The goal of an actuarial valuation is to be as precise and accurate as possible. When an actuary uses its strategic and data-focused approach to risk management, the complexities can be simplified for the company, whether they are interested in insurance projections or employee benefits.

Using the latest technology and the best professionals in the industry is vital to making the right decisions when a poor mistake could be extremely costly to the business. Commissioning actuarial valuations can help ensure that the choices that leadership makes align closely with their goals and that the right assumptions are made. A valuation could happen anywhere from three to five years from the last valuation date to stay current. An interim actuarial report can help the business respond in time during a fiscal year.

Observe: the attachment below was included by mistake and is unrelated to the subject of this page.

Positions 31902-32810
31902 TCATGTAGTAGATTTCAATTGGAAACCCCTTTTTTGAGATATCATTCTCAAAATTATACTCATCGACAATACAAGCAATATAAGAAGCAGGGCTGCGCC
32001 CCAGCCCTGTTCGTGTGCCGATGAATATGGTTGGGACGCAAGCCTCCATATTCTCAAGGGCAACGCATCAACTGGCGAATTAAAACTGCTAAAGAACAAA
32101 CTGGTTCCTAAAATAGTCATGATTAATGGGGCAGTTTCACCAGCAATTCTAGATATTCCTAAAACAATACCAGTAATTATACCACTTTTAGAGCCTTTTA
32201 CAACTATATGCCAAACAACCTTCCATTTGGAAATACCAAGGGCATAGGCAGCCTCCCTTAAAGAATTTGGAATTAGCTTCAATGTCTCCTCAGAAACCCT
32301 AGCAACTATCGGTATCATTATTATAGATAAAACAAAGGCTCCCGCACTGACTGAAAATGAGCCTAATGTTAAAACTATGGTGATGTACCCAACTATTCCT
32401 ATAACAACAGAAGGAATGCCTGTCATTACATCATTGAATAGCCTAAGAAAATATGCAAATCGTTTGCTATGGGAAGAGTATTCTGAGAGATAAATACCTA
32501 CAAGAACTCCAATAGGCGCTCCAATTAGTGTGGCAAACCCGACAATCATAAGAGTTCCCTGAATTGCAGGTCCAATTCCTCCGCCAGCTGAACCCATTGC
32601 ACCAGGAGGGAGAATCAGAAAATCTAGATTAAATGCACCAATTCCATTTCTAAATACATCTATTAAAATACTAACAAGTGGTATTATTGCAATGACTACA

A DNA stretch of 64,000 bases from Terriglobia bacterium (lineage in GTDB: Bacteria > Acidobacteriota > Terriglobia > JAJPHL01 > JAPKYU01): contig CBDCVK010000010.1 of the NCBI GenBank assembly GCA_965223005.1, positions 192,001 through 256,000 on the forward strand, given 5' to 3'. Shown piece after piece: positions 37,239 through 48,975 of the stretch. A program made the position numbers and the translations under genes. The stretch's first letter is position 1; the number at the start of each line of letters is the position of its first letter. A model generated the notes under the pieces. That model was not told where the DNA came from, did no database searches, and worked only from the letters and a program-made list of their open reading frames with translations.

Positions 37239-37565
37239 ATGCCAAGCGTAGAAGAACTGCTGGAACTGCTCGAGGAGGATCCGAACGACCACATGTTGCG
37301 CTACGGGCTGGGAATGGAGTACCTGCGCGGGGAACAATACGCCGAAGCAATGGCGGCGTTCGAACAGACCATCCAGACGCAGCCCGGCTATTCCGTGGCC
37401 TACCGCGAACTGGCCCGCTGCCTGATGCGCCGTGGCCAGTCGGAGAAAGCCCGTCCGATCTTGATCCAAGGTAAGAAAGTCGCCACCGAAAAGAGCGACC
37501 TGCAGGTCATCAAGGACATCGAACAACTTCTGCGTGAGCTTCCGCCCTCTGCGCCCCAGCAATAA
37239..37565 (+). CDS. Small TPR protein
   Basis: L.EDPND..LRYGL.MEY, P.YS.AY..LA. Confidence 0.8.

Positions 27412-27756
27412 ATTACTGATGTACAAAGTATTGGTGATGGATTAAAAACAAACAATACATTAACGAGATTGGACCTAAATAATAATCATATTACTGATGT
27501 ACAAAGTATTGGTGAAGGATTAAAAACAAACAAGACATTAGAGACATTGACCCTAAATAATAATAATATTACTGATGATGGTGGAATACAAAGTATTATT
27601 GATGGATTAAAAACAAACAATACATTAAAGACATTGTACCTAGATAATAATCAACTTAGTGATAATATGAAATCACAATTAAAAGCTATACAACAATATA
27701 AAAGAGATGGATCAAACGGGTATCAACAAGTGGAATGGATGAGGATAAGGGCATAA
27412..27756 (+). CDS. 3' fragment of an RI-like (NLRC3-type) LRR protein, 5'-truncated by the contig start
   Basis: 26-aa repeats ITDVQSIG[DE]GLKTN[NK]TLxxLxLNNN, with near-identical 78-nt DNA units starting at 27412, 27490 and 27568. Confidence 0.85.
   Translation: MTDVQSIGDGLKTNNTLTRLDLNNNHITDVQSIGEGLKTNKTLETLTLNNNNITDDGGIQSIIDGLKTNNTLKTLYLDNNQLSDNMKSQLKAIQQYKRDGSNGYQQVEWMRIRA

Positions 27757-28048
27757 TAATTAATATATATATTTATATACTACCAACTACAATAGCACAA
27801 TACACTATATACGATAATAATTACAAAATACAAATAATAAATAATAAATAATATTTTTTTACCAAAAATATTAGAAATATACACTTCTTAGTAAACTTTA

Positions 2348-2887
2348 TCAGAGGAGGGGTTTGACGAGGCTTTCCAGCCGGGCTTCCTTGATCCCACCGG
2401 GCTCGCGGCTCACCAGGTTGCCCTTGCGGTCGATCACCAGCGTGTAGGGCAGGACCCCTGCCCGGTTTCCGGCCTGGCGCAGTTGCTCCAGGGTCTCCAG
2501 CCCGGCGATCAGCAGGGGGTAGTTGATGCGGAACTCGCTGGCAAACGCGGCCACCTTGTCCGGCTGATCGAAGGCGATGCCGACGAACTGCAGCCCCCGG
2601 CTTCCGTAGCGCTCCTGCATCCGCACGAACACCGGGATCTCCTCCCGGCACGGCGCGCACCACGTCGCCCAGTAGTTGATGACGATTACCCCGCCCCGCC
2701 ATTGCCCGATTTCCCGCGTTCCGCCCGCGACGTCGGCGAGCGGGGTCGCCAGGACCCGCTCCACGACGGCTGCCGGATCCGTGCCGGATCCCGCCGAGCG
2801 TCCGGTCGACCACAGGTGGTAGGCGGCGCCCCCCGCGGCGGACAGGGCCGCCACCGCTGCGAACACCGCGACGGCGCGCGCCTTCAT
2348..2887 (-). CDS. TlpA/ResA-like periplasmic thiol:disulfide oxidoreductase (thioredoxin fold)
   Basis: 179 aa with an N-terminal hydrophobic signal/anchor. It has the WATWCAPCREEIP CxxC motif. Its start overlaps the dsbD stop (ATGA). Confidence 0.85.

Actuarial valuation vs. financial modeling

If you have heard the terms actuarial valuation and financial modeling floating around, you may have been wondering what the difference is. The truth is that they are closely related, but they can't be used interchangeably. For those in the industry, it's important and valuable to understand the differences between an actuarial valuation and financial modeling. While both actuarial valuations and financial modeling are similar in that they are used to guess the future outcomes of decisions and funding, they are not the same.

Financial modeling